Kentucky Parents Making Decisions about Sending Students Back to In-Person Classes
Warren County Public Schools and Bowling Green Independent Schools are among many districts in Kentucky welcoming students back to more traditional in-person learning that begins this week.
But even with the extensive planning to keep students, teachers, and staff "Safe at School" for the increased in-person classes, Motber Nature has her own ideas and impacted schedules for some school districts.
Plans for this week’s in-person return to Warren County schools have been curtailed due to recent flooding. Professional development sessions were already scheduled for later this week.
As school districts bring students back into the buildings, families continue to wrestle with concerns about COVID-19, as well as their children’s academic progress and social connections.
Sonja Byrd said she’s comfortable with her children returning to in-person classes at Warren County Public Schools. She has a 14-year-old daughter in 8th grade at Drakes Creek Middle School, and a 17-year-old son at Greenwood High School.
“My kids don’t have any health concerns. We’ve watched, and it seems like a lot of teachers are getting vaccinated, and we’re really happy they were part of that first wave," said Byrd. "We’ve got our masks, they’re used to that now. The numbers are going the right way, so I feel good, I feel secure.”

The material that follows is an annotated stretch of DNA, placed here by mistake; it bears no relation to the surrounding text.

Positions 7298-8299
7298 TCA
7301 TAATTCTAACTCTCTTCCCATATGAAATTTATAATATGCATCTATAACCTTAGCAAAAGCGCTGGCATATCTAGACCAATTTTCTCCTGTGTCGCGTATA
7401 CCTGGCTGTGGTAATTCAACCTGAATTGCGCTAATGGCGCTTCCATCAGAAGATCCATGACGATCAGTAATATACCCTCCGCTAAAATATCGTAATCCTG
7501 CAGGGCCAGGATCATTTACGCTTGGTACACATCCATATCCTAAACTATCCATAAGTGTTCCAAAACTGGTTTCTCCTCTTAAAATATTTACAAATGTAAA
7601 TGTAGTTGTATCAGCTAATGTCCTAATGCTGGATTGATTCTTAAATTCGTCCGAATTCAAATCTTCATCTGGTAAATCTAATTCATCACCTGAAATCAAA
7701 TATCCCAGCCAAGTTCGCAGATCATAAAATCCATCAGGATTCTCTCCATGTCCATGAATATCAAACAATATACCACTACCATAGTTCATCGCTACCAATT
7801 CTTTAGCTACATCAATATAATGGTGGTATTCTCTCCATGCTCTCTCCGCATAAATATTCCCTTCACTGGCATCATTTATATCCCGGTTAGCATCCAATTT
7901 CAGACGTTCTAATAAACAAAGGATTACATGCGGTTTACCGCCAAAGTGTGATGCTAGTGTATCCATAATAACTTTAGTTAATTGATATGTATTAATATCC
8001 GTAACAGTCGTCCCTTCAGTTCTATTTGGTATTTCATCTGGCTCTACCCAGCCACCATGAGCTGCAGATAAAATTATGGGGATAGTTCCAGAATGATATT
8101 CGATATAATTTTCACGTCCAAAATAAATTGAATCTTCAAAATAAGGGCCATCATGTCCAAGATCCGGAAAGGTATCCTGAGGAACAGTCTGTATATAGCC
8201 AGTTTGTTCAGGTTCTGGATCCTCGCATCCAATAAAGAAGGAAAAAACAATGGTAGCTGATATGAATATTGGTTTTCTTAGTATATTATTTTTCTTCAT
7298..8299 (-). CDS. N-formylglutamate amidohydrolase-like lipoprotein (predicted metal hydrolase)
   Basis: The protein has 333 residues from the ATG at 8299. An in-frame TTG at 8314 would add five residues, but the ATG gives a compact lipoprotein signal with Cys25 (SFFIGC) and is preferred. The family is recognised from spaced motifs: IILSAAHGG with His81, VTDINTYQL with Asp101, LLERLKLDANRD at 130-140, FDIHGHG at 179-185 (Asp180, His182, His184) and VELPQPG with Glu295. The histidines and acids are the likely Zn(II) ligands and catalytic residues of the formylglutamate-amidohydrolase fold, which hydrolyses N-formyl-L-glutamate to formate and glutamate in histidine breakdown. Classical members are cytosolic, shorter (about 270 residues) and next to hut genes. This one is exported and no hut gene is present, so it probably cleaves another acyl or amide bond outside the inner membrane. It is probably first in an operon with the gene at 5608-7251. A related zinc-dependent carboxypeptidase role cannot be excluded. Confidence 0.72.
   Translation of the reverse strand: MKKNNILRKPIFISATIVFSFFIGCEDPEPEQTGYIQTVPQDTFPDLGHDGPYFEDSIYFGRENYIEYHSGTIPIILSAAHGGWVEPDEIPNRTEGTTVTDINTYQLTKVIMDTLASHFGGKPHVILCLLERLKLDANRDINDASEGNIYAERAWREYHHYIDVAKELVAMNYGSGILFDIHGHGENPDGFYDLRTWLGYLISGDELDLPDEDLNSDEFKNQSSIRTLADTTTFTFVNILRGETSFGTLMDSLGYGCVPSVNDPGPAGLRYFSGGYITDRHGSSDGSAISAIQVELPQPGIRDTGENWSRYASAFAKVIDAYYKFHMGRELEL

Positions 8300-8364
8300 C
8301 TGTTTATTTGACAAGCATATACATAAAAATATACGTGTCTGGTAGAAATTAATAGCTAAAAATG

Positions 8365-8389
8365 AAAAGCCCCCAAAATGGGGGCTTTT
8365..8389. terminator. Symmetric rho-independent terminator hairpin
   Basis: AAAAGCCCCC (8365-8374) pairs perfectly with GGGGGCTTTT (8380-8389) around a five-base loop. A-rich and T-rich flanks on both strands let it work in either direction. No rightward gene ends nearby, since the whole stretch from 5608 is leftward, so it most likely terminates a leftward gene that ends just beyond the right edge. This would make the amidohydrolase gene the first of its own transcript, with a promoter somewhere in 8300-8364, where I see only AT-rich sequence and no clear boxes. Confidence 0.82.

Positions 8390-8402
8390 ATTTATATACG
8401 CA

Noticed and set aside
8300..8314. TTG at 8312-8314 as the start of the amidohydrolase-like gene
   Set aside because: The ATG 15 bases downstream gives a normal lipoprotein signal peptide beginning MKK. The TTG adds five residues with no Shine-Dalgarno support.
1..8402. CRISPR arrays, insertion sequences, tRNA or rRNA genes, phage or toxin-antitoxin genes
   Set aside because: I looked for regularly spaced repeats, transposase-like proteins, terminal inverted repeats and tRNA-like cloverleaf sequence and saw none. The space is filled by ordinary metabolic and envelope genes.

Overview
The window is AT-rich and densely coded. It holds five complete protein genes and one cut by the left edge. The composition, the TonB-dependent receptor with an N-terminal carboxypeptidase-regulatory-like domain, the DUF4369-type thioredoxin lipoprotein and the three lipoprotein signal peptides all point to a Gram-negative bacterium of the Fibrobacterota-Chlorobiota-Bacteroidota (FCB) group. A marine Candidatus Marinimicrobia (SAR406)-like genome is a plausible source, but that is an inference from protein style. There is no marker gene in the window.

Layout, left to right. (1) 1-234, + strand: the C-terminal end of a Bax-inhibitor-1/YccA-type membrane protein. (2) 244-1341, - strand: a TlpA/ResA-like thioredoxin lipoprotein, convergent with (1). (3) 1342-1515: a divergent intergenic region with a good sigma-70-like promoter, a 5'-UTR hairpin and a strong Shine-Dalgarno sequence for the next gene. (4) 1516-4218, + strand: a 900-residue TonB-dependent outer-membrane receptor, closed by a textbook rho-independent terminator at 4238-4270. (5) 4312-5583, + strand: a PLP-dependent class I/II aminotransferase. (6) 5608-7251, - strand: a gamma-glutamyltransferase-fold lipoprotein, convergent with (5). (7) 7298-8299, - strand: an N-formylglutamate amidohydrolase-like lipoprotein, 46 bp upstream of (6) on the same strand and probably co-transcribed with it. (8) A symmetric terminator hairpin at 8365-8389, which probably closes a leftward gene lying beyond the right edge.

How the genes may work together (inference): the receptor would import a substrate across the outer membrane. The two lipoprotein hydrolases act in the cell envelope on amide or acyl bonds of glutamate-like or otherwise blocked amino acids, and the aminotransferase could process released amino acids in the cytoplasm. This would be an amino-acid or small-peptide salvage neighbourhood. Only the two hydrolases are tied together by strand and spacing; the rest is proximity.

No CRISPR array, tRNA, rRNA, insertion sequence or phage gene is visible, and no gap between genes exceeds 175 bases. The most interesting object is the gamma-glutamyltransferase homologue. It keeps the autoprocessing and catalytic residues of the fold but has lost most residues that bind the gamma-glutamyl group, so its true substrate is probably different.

Her family bought a laptop and a desk so everyone could be online for classes during virtual learning and for Byrd to keep working remotely for her job at Arts for All Kentucky.
Byrd said learning algebra remotely was challenging for her daughter, but she kept up with the class by getting help from her brother. Byrd also has a 19-year-old daughter who is a student at a Western Kentucky University.
The comfort level of sending children back to school is not a result of the family being sheltered from COVID-19. They’ve experienced the burden of the virus first-hand.
“My husband is in health care. He works at the hospital. My son is an essential worker. He works at a grocery story," said Byrd. "You kind of have to balance the fear with the reality, you know. Just do the best that we can.”
Byrd says her husband contracted COVID-19 and is OK, but his father died from the disease in May.
She says her 74-year-old mother-in-law lives with the family and is scheduled to get the COVID vaccination.